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 lyme-diseaseLyme Disease

From 2003 to 2012, a total of 279,509 cases of Lyme disease were reported in the United States; cases increased 45 percent, from 21,273 in 2003 to 30,831 in 2012. It is currently the seventh most common reportable disease in the United States.

Although all age groups are affected by Lyme disease, the distribution of cases is bimodal, with peaks in the 5 to 10 and 35 to 55 year-old age groups. Over half of cases (53 percent) occur in males. This age and gender pattern may reflect the amount of time certain groups spend outdoors in contact with forested habitats.

Due to these statistics, Progressive Medical Center has created a treatment protocol for patients who suffer from Lyme Disease.

 

Chronic Lyme Disease

The treatment of Lyme Disease can be divided into two stages: acute treatment and chronic Lyme treatment. Here, we discuss chronic Lyme disease only. Most patients with early disease have complete resolution of the signs and symptoms of infection within 20 days. However, the response to therapy is often slower in patients with late disease, particularly late neurologic manifestations. Furthermore, microbiologic treatment failure does occur. Although no strain of B. burgdorferi has been described as resistant to primary antibiotics, treatment failure is attributed to poor absorption or noncompliance with treatment.

When the term “treatment failure” is used, it usually refers to symptoms that have persisted or recurred. Some Lyme disease patients have mild subjective symptoms, such as headache, musculoskeletal pain, arthralgia, lethargy, cognitive complaints, and/or fatigue, that persist for weeks to months after treatment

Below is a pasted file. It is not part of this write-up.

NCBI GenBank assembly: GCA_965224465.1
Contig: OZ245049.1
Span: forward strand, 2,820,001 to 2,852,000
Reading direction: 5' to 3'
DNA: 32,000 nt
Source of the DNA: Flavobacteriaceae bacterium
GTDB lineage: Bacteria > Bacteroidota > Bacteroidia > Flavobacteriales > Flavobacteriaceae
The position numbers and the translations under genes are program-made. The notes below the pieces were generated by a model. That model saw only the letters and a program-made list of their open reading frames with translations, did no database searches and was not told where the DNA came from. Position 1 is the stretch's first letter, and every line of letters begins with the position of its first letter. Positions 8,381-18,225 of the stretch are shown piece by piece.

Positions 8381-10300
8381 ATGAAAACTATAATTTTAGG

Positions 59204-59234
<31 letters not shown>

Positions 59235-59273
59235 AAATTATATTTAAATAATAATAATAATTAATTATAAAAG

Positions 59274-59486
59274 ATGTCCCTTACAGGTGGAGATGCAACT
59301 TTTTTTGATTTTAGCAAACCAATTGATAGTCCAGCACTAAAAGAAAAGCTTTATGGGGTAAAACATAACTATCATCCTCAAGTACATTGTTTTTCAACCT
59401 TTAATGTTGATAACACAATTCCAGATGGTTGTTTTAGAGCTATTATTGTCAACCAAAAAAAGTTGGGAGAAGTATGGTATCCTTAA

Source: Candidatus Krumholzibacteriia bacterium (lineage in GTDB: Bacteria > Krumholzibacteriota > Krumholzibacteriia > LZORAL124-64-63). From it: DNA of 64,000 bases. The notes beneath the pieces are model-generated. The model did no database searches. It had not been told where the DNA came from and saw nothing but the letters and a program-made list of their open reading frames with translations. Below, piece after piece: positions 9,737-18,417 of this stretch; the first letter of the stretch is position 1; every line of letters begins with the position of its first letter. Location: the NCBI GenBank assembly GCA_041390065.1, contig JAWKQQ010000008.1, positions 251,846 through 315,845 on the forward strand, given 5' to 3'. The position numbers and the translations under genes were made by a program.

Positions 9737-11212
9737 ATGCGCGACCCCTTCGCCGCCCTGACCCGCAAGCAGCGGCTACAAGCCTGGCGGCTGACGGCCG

The following observations have attempted to address the issue of persistent symptoms:

Inflammation’s Role in Lyme Disease

Based upon such observations, the Infectious Diseases Society of America (IDSA) in 2006, the American Academy of Neurology in 2007, and the Ad Hoc International Lyme Disease Group in 2007 concluded that the chronic subjective symptoms that may occur after recommended courses of antibiotic therapy for Lyme disease are not due to persistent infection with B. burgdorferi.

However, this may not reflect patients that lived with undiagnosed Lyme disease that has allowed for extensive pathogen colonization and persistent localized immune damage resulting from the release of proteases such matrix metalloproteinases. Altogether, persistent infection and chronic low-grade inflammation may cultivate the subjective symptoms suffered by chronic Lyme patients.